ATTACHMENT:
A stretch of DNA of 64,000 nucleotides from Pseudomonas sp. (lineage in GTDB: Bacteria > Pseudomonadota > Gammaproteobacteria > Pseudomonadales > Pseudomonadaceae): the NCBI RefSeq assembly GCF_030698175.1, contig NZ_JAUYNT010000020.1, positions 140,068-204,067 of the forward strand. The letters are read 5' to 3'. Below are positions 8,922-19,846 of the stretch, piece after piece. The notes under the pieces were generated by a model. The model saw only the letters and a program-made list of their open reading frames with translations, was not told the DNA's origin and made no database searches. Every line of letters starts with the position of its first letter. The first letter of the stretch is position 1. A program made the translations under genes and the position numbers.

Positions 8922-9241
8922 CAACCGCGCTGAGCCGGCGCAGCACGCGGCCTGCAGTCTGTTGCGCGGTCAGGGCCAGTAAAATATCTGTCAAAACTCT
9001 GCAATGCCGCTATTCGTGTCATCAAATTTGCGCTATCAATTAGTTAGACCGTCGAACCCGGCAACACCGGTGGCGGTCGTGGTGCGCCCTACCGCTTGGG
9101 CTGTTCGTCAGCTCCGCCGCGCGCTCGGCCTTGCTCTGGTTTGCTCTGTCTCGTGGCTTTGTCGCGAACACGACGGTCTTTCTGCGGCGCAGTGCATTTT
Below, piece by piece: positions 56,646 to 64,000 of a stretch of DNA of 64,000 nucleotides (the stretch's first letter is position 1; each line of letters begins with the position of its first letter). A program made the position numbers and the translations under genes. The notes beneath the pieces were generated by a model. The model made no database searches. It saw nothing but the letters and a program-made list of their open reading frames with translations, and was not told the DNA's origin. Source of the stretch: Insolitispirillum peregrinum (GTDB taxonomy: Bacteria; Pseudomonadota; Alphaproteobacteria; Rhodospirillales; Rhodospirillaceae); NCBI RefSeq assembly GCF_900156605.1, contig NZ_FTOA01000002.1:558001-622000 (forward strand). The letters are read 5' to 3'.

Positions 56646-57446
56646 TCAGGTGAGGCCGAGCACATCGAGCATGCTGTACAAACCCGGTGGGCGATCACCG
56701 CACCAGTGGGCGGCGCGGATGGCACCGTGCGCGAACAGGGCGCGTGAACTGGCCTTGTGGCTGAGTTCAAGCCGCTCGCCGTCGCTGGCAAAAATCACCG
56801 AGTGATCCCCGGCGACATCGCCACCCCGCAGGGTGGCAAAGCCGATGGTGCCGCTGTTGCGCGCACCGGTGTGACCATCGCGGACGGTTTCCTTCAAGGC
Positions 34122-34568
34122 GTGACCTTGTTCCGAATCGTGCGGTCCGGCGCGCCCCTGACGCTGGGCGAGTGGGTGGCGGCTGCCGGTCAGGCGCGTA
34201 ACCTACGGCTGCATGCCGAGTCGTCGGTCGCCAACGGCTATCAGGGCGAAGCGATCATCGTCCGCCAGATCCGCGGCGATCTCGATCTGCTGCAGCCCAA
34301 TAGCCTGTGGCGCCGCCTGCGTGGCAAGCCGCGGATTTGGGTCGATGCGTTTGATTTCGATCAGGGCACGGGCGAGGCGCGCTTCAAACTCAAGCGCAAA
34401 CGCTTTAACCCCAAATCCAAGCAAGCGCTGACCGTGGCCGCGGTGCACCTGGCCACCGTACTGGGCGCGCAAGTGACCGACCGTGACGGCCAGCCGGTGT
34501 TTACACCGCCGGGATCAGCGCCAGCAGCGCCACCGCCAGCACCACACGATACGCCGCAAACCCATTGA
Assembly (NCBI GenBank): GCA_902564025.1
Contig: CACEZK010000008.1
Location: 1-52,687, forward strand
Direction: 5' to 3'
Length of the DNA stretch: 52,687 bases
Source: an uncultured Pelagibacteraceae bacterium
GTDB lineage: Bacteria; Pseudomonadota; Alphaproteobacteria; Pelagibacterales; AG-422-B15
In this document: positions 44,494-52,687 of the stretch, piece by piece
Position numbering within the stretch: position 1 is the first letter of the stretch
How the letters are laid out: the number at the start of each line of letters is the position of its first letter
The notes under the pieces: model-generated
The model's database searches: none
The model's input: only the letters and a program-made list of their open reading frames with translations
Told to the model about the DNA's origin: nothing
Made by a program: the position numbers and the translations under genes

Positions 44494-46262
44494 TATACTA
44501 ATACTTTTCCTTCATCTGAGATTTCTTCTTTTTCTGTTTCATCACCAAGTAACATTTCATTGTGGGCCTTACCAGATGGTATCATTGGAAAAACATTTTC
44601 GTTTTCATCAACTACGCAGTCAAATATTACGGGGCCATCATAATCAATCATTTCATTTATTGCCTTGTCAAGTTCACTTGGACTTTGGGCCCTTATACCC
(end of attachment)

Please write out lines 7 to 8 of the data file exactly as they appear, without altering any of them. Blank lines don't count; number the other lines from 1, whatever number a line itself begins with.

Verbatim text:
Positions 56646-57446
56646 TCAGGTGAGGCCGAGCACATCGAGCATGCTGTACAAACCCGGTGGGCGATCACCG